In a Score election, a vote consists of a “grading” for each candidate coming from the voter who casts that vote. I introduce the term “grading” in order to attach some term to that thing so I can talk about it. Some Some people call it a “vote”, but to be precise, it’s necessary to distinguish a grading from the whole ballot.

    Can we characterize a grading as supporting or opposing a candidacy? Clearly we can if it is at the top of the range or at the bottom of the range. Otherwise, we cannot know whether it supports, opposes, or has neutral effect, without knowing something about the other votes in the election. Therefore, any vote at the bottom of the range is an “antivote” in your term, and no other necessarily is.

    Since you are advocating some kind of Score Voting, which of course in general I strongly agree with, I just want to give a note here about what I think is the most important consideration when choosing a voting system (this is not a critique of your position and I am not saying you would violate this consideration), and then I will go on to describe my current favorite system to suggest that States should enact (for single-winner elections, if we don’t find a way to eliminate those). (I am not smart enough to argue about multiwinner elections).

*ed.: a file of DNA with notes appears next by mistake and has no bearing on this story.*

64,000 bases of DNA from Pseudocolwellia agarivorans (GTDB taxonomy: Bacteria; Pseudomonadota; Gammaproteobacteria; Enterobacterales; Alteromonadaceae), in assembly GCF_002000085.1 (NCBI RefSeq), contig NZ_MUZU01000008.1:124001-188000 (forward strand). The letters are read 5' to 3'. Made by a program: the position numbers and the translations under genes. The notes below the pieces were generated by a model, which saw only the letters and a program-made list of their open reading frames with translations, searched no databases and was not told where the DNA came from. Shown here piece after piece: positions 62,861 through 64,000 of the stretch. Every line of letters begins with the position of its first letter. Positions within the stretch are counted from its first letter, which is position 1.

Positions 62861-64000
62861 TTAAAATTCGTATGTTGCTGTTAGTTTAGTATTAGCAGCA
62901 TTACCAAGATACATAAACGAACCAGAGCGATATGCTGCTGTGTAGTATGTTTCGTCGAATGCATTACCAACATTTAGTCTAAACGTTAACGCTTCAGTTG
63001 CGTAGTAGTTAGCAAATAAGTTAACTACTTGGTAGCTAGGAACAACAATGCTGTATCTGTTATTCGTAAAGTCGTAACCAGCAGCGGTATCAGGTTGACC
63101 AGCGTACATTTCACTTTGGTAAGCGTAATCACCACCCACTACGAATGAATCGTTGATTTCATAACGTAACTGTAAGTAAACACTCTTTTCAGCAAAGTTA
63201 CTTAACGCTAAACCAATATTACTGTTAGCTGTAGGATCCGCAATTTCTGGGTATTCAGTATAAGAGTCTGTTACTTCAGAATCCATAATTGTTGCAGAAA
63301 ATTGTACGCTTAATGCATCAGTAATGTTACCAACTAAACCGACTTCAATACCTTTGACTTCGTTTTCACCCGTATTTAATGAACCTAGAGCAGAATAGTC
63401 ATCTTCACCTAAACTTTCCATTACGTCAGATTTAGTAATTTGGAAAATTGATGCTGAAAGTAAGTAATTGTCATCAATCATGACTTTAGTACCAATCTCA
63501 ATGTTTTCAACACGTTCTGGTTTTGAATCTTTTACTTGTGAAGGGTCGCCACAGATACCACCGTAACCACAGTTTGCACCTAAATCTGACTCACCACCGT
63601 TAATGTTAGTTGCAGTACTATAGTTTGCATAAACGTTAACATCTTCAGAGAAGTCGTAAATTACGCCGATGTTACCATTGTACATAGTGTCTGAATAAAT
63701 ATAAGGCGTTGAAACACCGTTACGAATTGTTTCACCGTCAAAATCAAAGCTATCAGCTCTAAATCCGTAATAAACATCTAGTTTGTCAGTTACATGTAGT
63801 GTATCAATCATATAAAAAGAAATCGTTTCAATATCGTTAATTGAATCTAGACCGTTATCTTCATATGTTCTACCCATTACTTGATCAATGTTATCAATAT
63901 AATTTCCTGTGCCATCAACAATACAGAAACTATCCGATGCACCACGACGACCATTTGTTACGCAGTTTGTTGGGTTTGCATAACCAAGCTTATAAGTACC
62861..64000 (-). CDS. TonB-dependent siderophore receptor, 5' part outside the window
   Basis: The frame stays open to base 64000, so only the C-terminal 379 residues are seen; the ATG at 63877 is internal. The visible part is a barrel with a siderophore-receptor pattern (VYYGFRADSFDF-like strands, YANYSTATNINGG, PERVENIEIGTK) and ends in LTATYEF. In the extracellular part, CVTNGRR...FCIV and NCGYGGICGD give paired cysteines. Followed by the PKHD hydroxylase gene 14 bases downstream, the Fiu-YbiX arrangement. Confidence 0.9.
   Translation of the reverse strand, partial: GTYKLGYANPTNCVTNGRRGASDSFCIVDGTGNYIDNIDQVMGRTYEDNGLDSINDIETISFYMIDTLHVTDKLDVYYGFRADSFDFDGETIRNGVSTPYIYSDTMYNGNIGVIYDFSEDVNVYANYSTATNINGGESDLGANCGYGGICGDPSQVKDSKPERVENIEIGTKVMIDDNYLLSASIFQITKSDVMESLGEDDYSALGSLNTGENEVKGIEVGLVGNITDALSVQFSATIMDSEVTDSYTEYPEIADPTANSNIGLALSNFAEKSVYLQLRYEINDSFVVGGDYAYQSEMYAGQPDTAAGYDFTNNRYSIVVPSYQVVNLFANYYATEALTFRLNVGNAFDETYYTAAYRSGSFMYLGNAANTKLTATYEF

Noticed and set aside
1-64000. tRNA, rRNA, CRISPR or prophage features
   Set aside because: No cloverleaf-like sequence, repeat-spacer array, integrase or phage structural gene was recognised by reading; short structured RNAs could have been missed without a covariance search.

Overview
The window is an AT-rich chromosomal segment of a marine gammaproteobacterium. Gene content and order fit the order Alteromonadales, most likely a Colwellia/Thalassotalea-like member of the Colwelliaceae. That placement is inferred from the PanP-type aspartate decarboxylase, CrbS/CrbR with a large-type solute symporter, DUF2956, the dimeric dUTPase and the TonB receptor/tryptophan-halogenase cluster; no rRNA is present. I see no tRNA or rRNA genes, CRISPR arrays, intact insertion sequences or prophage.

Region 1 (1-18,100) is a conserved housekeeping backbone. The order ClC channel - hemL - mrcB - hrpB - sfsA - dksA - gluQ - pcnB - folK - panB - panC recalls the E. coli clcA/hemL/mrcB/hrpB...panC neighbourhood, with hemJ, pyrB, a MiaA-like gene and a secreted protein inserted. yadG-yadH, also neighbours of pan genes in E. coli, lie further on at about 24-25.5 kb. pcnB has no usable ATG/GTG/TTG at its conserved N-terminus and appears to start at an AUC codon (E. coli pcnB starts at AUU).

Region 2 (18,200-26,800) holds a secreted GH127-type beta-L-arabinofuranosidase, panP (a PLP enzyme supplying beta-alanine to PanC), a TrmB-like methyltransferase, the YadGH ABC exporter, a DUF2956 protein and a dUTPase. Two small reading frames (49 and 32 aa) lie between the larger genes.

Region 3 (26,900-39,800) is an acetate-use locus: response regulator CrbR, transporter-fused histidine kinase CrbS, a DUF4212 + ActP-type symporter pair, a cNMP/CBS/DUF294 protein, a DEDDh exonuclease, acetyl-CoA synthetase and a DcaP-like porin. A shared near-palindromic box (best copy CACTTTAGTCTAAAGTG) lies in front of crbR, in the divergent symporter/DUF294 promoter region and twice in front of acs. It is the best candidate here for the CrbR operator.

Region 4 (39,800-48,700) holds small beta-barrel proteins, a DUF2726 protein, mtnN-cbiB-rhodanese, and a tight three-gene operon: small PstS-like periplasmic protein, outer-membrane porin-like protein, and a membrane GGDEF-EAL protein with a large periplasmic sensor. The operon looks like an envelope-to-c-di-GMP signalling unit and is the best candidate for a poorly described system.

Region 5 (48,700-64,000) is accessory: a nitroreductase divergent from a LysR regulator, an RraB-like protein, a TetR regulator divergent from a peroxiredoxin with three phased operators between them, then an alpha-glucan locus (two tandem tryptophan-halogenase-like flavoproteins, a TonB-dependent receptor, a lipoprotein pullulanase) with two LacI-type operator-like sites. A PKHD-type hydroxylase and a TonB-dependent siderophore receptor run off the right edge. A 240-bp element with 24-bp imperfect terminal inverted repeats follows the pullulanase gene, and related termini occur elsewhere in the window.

Agreeing with the Frohnmayers, father and son, I judge, at least tentatively, that the key required characteristic of a voting system that would permit the people to establish, for single-winner elections, should such continue, characteristics consistent with a democratic republic, is equality of influence on the outcome. The Frohnmayers point out that the traditional test for equality of weight is balance. They propose a balance test to which any voting system can be subjected. A system passes the test iff for all possible sets of votes A and all possible votes _c_, there exists a vote _d_ such that the electoral outcome with votes A bag-union {c} bag-union {d} is equivalent to the outcome with only votes A. What this says is that if a voter based on his values casts _c_, another voter whose values are exactly opposed can cast _d_ to cancel the effect of the first voter’s vote. So the logic here is that if the voting system allows one of these voters to sway the outcome, and does not allow the other voter to sway it back to exactly where it was in the first place, then the system is allowing one of those voters to have more power than the other, over the outcome. So that would be undemocratic by definition, I would say.